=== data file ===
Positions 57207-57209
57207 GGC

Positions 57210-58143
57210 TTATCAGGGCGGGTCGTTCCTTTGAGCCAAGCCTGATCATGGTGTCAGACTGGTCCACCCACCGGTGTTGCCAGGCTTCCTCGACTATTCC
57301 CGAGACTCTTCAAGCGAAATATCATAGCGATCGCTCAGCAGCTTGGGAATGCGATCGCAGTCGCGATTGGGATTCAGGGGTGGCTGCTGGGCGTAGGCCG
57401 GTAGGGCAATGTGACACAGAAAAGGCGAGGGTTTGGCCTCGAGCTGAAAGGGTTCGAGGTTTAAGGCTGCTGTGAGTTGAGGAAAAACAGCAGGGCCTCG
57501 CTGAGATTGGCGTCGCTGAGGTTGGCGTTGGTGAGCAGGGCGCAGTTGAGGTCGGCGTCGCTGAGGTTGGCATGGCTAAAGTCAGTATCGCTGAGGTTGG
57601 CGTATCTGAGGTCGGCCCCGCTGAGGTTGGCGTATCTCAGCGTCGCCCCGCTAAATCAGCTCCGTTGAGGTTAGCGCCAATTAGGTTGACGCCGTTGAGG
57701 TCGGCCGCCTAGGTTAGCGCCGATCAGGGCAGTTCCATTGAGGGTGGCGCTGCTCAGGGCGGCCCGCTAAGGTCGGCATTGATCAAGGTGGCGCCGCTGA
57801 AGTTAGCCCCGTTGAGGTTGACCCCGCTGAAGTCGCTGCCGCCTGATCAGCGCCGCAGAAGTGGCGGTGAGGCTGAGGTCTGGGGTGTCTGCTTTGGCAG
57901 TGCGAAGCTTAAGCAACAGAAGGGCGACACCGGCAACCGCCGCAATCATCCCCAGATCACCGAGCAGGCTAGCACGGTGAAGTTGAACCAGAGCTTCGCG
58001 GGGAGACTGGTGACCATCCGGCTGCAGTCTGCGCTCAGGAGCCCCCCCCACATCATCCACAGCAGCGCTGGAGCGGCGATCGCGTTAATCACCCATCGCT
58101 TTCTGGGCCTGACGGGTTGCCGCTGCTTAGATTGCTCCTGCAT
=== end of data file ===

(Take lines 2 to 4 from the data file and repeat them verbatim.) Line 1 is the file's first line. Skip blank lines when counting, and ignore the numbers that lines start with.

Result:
57207 GGC

Positions 57210-58143
57210 TTATCAGGGCGGGTCGTTCCTTTGAGCCAAGCCTGATCATGGTGTCAGACTGGTCCACCCACCGGTGTTGCCAGGCTTCCTCGACTATTCC